A Note from Cokie: President Joe Biden inherited an economic recovery that continues to be challenged by the pandemic and a suffering labor market.

The latest numbers show that the virus continues to constrain the U.S. rebound. Business restrictions to curb the spread initially helped those who found themselves in a jobless situation. Still, the drag from Covid-19 restrictions is only intensifying the nation’s recovery. But Bloomberg Economist Eliza Winger says, “The risk of the economy sinking back into a recession is low and another round of proposed fiscal relief package is lifting growth prospects.”

The relief package which was approved in December plus Biden’s request for $1.9 trillion in additional aid should help as we wait for the vaccine to be distributed nation wide. But even with this effort, indicators continue to show just how far we are from a full recovery.

If you are a small business owner and need financial advice, please schedule a free “peace of mind” consultation with me. Or if you are having difficulty when you look at your portfolio, schedule a free 15-minute consult and checkup!

As I said last week: Knowledge is powerful! Let me help you understand what is on tap for this coming year and how to navigate through this time! The following is a weekly update from Wealth Enhancement & Preservation.

The Week on Wall Street Shrugging off COVID-19 infections and the disruption at the Capitol on January 6, stocks powered higher to kick off a new year of trading. The Dow Jones Industrial Average gained 1.61%, while the Standard & Poor’s 500 increased by 1.83%. The Nasdaq Composite index, which led throughout 2020, picked up 2.43%. The MSCI EAFE index, which tracks developed overseas stock markets, rose 1.45%.[1][2][3]
Fireworks to Start the New Year Stocks got off to an inauspicious start amid the stuttering pace of vaccine distribution and concern that the economic recovery might take longer than anticipated. Uncertainty over the looming Senate runoff election in Georgia added to the broad retreat that marked the first day of 2021 trading. From there markets turned higher, aided by firming oil prices with subsequent support provided by the Georgia Senate election results, which lifted hopes of additional fiscal stimulus. Stocks managed through political unrest mid-week, with banks, economically sensitive stocks, and technology shares leading the way.   The yield on the 10-year Treasury rose above 1% for the first time since March as investors fled bonds in anticipation of new federal borrowing.[4]  

Stocks touched all-time highs on the final trading day, capping a strong week of performance.[5]  

Employment Picture  The U.S. economy lost 140,000 jobs in December, confirming fears of economic slowdown brought on by a resurgence of COVID-19 infections. Not surprisingly, it was restaurants and bars that saw the greatest job losses, with the larger hospitality sector accounting for nearly all the job losses last month. Meanwhile, November job creation was revised upward, from 245,000 to 336,000.[6]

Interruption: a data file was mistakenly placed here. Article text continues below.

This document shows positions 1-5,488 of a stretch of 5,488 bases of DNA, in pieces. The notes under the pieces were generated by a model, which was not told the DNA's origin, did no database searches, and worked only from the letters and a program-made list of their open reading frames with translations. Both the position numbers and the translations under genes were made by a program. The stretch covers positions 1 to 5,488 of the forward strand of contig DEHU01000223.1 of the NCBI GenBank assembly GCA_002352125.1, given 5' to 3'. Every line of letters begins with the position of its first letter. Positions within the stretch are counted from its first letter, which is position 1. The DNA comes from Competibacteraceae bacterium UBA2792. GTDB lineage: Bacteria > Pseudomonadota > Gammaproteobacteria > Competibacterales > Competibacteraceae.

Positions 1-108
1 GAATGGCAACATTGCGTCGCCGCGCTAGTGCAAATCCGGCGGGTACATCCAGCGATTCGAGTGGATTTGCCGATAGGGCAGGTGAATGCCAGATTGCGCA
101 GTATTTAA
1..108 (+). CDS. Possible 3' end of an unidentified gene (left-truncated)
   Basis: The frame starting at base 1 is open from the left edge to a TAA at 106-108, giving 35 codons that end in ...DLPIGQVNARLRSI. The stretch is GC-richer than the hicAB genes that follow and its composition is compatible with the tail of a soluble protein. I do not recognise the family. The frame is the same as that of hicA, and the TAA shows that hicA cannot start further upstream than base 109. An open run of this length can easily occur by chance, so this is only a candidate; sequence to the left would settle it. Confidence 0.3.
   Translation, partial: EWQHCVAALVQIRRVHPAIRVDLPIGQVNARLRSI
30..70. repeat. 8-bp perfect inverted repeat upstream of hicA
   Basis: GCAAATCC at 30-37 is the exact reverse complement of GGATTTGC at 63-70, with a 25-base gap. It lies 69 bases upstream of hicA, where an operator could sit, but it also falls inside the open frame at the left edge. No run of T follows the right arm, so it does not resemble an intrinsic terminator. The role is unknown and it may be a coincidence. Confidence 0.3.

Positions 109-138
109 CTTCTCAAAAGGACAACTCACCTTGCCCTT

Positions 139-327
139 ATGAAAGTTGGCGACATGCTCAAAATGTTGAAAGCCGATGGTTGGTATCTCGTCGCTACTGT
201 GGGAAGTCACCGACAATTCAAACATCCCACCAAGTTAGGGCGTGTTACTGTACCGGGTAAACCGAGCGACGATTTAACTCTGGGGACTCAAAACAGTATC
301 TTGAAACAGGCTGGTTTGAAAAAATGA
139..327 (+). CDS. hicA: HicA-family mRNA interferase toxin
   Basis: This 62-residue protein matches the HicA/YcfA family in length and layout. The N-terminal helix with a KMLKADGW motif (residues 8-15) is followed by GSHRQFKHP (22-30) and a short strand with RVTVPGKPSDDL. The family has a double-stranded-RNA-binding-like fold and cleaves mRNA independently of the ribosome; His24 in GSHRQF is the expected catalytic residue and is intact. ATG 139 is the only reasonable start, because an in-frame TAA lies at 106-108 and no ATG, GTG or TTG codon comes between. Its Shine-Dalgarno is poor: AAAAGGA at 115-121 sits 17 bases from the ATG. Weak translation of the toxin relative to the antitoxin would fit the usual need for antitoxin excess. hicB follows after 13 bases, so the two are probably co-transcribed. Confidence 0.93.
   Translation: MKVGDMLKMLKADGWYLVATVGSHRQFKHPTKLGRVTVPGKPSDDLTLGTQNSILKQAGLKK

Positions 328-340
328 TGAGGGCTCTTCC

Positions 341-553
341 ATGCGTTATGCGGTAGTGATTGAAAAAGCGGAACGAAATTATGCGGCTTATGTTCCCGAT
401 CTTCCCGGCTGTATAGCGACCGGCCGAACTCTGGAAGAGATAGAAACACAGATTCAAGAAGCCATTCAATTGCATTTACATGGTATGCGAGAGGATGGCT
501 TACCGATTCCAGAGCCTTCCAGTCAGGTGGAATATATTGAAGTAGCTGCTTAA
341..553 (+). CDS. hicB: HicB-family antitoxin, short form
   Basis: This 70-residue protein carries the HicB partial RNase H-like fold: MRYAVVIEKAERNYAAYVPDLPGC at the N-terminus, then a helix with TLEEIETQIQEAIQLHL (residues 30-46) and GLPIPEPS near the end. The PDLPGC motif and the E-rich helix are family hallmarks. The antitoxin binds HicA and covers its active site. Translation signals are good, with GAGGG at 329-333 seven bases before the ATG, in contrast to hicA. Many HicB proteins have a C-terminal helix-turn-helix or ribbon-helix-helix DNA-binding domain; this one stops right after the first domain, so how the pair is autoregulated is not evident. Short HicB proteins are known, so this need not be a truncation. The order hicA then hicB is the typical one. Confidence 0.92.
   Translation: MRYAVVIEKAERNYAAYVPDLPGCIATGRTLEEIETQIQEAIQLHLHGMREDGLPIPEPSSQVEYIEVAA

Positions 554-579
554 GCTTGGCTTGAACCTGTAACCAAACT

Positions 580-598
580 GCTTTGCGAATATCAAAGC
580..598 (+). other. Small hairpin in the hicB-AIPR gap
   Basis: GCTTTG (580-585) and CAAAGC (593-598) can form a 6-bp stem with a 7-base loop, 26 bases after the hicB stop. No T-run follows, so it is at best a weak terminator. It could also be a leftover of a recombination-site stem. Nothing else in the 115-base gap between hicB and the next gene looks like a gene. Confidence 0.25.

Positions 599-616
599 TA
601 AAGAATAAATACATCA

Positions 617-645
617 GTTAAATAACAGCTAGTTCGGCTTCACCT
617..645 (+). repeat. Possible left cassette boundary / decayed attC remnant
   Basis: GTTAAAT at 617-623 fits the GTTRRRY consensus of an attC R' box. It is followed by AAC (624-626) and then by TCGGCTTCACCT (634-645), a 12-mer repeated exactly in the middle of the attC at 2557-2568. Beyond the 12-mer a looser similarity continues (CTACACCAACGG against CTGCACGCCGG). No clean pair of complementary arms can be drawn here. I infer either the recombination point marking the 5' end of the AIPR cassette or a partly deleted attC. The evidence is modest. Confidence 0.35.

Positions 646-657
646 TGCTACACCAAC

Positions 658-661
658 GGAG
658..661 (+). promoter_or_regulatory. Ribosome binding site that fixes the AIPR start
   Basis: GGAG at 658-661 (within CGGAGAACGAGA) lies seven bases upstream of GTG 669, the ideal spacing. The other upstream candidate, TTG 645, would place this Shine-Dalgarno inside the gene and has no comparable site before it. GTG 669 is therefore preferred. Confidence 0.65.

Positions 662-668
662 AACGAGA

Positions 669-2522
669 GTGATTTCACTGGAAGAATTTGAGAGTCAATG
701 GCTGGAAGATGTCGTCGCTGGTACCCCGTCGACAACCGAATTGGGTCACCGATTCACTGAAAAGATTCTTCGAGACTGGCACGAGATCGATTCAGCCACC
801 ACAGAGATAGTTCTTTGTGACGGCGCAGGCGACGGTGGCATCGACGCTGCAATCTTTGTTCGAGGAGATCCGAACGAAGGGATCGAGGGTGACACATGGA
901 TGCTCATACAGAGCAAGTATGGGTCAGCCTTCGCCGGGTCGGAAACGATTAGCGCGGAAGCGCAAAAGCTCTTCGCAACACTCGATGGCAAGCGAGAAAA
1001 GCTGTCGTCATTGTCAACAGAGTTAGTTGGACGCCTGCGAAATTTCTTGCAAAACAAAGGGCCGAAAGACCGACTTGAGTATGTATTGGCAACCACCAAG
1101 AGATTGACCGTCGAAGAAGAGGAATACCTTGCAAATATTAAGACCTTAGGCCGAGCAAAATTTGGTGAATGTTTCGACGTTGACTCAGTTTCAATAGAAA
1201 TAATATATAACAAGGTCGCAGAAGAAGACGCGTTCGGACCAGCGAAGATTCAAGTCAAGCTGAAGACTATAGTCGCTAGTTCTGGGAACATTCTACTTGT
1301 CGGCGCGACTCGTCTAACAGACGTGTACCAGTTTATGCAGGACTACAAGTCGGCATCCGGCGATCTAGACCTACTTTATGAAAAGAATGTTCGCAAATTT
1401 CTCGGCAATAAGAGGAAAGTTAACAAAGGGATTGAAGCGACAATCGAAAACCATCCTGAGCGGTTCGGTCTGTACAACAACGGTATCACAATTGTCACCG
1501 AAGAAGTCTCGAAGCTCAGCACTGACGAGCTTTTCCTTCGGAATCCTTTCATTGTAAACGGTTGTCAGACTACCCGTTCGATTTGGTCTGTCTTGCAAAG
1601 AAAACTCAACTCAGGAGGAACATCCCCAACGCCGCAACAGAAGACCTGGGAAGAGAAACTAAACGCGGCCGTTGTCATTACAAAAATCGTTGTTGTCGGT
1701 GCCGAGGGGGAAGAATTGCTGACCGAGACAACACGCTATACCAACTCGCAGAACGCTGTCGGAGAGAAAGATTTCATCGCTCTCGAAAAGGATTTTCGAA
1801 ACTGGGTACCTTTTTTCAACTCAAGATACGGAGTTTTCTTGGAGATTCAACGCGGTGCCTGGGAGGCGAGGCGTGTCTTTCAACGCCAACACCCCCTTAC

To help put the pandemic in perspective, December’s job report capped the worst year for job losses since the tracking began in 1939. The unemployment rate remained unchanged at 6.7%.[7]  

Tuesday: Job Openings and Labor Turnover Survey (JOLTS).
Wednesday:  Consumer Price Index (CPI).
Thursday: Initial Jobless Claims.
Friday: Retail Sales, Consumer Sentiment, Industrial Production.  
Source: Econoday, January 8, 2021 The Econoday economic calendar lists upcoming U.S. economic data releases (including key economic indicators), Federal Reserve policy meetings, and speaking engagements of Federal Reserve officials. The content is developed from sources believed to be providing accurate information. The forecasts or forward-looking statements are based on assumptions and may not materialize. The forecasts also are subject to revision.  

Tuesday: KB Home (KBH)
Thursday: Blackrock (BLK)
Friday: JPMorgan Chase (JPM), Citigroup (C), PNC Financial (PNC)  

Source: Zacks, January 8, 2021 Companies mentioned are for informational purposes only. It should not be considered a solicitation for the purchase or sale of the securities. Investing involves risks, and investment decisions should be based on your own goals, time horizon, and tolerance for risk. The return and principal value of investments will fluctuate as market conditions change. When sold, investments may be worth more or less than their original cost. Companies may reschedule when they report earnings without notice.

[1] The Wall Street Journal, January 8, 2021
[2] The Wall Street Journal, January 8, 2021
[3] The Wall Street Journal, January 8, 2021
[4] The Wall Street Journal, January 6, 2021
[5] CNBC, January 8, 2021 
[6] The Wall Street Journal, January 8, 2021
[7] The Wall Street Journal, January 8, 2021